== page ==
Relationships are one of our most important sources of well-being. When we are down or distressed, we turn to others (partners, friends, parents, children) for comfort and guidance. Our intimate relationships, along with the relationship that we have with ourselves, can bring us great joy and, at times, also disappointment. The way to navigate dealing with both circumstances is to have compassion. Not only compassion for others and the situation, but compassion for yourself.
Self-compassion is when you are aware and honest, with a willingness to be non-judgemental, towards yourself. No one in the world knows your feelings as well as you do. Because of this, you are the one most qualified person to bring compassion to yourself, which includes care, sensitivity, warmth, awareness, and kindness. Having compassion for yourself will help you to bring compassion to others and your relationships with acceptance, unconditional love, and understanding.
Bringing Mindful Self-Compassion Into Your Life
1. Remind yourself to slow down. Take notice of when you become irritable or angry, especially towards yourself. Meeting yourself where you are, rather where you think you should be, will help to you to accept the situation, calm yourself, and slow down.
2. Ask yourself how can you be happy right now. Enjoy what you want for the fact that you like it or the activity of it. This will help bring more awareness about yourself and what makes you happy.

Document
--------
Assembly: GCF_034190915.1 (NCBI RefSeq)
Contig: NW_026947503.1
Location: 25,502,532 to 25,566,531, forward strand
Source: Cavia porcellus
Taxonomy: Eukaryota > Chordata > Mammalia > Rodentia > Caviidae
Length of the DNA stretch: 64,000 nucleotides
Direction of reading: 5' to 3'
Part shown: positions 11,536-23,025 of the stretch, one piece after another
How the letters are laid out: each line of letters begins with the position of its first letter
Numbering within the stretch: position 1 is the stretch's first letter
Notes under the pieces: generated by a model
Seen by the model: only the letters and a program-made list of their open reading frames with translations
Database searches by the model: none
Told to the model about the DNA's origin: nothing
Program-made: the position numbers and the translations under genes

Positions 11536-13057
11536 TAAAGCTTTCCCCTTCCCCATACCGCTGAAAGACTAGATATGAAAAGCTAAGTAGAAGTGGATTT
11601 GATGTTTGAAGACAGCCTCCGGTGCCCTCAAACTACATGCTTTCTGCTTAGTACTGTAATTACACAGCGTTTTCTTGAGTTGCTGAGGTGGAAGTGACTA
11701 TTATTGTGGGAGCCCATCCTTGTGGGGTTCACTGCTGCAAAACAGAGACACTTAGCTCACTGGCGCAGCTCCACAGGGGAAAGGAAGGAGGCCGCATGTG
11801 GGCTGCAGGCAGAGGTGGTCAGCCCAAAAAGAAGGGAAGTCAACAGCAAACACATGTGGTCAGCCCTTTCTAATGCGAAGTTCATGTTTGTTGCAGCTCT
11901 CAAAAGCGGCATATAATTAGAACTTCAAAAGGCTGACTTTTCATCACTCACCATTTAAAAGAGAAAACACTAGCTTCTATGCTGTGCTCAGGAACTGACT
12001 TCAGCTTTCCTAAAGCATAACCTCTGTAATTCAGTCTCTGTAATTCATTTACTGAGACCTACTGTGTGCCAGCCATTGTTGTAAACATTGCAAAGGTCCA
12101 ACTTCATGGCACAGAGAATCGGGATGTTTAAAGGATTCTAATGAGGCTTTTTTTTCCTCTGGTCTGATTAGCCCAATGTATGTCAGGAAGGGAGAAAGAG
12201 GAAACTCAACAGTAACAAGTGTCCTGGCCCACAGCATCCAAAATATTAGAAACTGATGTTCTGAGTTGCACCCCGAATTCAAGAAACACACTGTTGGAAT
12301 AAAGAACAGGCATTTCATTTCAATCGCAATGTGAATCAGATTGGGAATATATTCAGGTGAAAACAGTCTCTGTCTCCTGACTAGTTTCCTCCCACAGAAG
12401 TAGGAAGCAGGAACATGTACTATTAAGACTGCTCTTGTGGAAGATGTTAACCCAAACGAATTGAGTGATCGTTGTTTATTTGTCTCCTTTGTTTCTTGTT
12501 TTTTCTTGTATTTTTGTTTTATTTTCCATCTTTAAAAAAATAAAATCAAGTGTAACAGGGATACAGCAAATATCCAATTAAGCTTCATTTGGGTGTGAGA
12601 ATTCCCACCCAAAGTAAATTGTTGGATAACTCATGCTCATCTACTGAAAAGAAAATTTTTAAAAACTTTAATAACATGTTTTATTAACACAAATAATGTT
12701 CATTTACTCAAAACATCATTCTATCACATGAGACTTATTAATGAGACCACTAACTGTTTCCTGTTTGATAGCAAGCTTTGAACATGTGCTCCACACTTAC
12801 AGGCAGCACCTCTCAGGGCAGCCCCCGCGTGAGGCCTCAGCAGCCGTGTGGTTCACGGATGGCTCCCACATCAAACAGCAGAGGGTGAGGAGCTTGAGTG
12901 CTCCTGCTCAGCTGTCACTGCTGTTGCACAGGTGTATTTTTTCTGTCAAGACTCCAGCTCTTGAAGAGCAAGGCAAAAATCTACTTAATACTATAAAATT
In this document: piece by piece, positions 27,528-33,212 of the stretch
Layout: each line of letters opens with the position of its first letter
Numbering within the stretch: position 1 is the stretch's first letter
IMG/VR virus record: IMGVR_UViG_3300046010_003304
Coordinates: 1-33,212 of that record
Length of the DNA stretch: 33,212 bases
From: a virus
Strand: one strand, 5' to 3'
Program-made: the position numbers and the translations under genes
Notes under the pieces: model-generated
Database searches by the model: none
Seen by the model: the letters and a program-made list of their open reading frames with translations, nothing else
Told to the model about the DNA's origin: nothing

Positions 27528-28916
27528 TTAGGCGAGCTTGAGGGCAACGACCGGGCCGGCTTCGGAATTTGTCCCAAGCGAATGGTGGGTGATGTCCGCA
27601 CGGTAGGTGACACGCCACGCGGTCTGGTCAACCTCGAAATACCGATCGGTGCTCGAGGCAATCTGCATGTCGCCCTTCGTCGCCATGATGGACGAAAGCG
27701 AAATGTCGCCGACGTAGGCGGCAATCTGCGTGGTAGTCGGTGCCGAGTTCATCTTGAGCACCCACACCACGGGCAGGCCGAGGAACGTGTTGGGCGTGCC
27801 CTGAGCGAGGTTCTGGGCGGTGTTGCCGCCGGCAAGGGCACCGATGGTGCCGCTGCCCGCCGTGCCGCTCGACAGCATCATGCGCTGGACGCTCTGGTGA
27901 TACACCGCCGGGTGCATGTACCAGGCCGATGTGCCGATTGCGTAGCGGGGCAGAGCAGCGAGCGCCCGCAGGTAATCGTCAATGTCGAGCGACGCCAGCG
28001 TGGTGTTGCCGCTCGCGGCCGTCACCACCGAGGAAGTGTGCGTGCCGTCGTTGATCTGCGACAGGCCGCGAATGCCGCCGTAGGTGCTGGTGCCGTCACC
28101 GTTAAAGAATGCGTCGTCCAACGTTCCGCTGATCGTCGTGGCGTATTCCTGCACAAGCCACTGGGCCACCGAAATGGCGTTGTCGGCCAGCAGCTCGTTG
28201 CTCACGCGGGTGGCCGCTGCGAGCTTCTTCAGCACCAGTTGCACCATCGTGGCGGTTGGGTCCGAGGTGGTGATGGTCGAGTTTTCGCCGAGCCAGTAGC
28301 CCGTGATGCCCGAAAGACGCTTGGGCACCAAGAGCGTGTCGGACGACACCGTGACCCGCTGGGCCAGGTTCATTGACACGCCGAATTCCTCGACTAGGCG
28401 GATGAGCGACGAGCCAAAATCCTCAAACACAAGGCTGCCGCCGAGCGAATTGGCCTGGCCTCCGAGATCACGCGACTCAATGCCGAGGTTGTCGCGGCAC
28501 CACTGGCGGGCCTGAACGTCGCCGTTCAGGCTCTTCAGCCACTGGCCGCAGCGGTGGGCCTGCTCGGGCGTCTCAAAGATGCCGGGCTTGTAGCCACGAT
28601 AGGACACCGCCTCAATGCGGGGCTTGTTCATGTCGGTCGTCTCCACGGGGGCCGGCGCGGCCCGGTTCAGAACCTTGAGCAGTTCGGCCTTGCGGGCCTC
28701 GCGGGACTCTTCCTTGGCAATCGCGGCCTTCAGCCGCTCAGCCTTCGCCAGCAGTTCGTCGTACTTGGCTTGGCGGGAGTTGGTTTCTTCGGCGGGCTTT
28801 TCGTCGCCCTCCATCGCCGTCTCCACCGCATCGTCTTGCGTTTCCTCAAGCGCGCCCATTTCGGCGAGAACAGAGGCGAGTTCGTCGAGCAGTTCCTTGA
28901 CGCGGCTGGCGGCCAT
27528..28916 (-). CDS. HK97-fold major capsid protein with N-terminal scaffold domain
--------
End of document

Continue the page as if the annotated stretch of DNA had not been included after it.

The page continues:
3. When you make a mistake, it becomes a great opportunity to express compassion. Remember that we are all human and we probably will hurt someone or ourselves – it is part of the human experience. Taking responsibility for the mistake is a great example of using compassion towards yourself along with situation or person that was hurt.
4. Learn to generate a kind voice in your own head. Think of something that you do not like about yourself – as if you have a critic. What is the critic saying and what emotions are rising as you hear them? Invite and acknowledge all of these feelings and emotions, whatever they are – anger, sadness, fear, resentment, envy. Try not to judge any of it as they are simply just thoughts and feelings moving through you. It is neither bad nor good, just awareness. The compassionate self must be built – this is a great awareness exercise for building it up.
As you practice self-compassion, you will likely discover the awareness of being present. You will feel more freedom to show up as you are and a greater sense of well-being, for yourself and your relationships. Another wonderful outcome of practicing self-compassion is once you’ve experienced it for yourself, you will have it to share with others and it will flow automatically and effortlessly.